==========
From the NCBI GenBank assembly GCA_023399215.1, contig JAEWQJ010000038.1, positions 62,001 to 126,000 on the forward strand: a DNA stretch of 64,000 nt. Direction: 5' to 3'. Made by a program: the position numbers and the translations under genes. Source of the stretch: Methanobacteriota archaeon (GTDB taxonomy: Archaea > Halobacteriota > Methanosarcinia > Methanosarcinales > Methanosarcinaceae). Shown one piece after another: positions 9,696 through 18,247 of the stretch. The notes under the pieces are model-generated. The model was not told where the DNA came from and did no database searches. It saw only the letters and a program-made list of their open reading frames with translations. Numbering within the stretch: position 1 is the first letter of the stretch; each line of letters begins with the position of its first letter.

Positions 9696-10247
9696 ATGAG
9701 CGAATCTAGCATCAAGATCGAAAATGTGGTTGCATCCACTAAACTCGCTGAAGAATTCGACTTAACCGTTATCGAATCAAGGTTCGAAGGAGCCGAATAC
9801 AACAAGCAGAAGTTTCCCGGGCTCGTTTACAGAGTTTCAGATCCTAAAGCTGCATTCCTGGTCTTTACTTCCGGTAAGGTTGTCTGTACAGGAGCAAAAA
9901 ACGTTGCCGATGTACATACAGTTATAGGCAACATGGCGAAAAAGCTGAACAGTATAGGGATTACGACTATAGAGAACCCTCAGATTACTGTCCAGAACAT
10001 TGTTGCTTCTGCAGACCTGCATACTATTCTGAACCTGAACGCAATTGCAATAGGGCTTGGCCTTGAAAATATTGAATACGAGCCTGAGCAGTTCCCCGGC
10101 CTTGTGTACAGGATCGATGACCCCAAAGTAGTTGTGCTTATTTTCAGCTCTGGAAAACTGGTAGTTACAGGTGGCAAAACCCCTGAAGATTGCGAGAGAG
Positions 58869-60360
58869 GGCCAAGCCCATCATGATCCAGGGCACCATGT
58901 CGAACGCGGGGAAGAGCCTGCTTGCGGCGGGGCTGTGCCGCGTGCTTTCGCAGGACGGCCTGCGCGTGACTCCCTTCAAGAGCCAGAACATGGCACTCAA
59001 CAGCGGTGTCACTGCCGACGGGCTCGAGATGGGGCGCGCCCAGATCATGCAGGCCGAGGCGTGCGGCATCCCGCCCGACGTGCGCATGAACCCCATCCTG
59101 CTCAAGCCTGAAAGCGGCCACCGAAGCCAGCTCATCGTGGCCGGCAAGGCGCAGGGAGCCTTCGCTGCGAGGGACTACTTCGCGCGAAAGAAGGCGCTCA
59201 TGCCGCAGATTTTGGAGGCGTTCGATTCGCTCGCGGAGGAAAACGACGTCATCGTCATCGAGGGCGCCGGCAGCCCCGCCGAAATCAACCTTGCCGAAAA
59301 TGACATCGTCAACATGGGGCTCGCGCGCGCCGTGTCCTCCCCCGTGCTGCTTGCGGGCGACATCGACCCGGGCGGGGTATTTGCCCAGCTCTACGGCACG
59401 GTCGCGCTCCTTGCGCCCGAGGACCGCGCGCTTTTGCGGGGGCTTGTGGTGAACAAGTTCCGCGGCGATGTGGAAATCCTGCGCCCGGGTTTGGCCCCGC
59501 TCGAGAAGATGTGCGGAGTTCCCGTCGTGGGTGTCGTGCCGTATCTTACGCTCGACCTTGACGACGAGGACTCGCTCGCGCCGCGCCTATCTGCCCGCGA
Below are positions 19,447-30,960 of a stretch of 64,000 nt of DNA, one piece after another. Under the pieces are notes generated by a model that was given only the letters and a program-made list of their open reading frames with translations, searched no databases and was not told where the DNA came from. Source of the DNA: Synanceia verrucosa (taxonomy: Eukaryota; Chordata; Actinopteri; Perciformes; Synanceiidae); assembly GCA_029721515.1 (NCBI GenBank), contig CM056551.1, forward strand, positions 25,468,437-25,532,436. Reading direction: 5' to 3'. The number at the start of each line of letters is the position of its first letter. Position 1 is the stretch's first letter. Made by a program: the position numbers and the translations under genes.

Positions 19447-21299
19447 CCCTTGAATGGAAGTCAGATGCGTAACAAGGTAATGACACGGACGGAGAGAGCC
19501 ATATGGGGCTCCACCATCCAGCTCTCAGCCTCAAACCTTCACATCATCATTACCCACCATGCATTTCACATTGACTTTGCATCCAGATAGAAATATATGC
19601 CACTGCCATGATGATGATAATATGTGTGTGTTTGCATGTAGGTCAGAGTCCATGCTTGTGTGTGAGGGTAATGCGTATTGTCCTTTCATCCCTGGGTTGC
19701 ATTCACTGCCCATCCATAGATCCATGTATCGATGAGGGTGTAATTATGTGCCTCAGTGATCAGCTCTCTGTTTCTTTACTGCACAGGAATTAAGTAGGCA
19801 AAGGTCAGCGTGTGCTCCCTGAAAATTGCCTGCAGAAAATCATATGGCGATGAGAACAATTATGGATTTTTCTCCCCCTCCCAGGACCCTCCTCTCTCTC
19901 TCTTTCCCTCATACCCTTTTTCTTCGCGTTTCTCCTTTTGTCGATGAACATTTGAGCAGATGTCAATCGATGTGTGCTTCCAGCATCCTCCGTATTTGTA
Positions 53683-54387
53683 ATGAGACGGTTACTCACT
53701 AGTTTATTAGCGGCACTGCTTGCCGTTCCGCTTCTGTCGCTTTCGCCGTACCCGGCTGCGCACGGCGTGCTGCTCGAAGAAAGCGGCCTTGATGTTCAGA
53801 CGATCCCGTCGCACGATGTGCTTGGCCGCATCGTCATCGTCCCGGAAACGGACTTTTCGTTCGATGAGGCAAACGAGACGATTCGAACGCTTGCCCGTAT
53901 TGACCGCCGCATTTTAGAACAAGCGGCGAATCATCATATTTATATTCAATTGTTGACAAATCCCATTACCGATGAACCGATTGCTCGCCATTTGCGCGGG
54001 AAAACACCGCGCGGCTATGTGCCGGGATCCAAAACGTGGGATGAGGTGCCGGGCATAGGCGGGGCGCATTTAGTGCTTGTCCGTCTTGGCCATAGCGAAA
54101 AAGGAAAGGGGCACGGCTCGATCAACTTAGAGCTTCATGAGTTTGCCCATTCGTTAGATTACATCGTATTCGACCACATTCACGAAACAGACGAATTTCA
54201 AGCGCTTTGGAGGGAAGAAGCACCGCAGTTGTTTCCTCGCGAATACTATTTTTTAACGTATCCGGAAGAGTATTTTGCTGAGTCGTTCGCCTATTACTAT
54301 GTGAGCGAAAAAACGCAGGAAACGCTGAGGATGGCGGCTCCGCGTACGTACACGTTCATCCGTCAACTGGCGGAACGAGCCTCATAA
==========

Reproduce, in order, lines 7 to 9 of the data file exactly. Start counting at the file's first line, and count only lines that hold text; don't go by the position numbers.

10001 TGTTGCTTCTGCAGACCTGCATACTATTCTGAACCTGAACGCAATTGCAATAGGGCTTGGCCTTGAAAATATTGAATACGAGCCTGAGCAGTTCCCCGGC
10101 CTTGTGTACAGGATCGATGACCCCAAAGTAGTTGTGCTTATTTTCAGCTCTGGAAAACTGGTAGTTACAGGTGGCAAAACCCCTGAAGATTGCGAGAGAG
Positions 58869-60360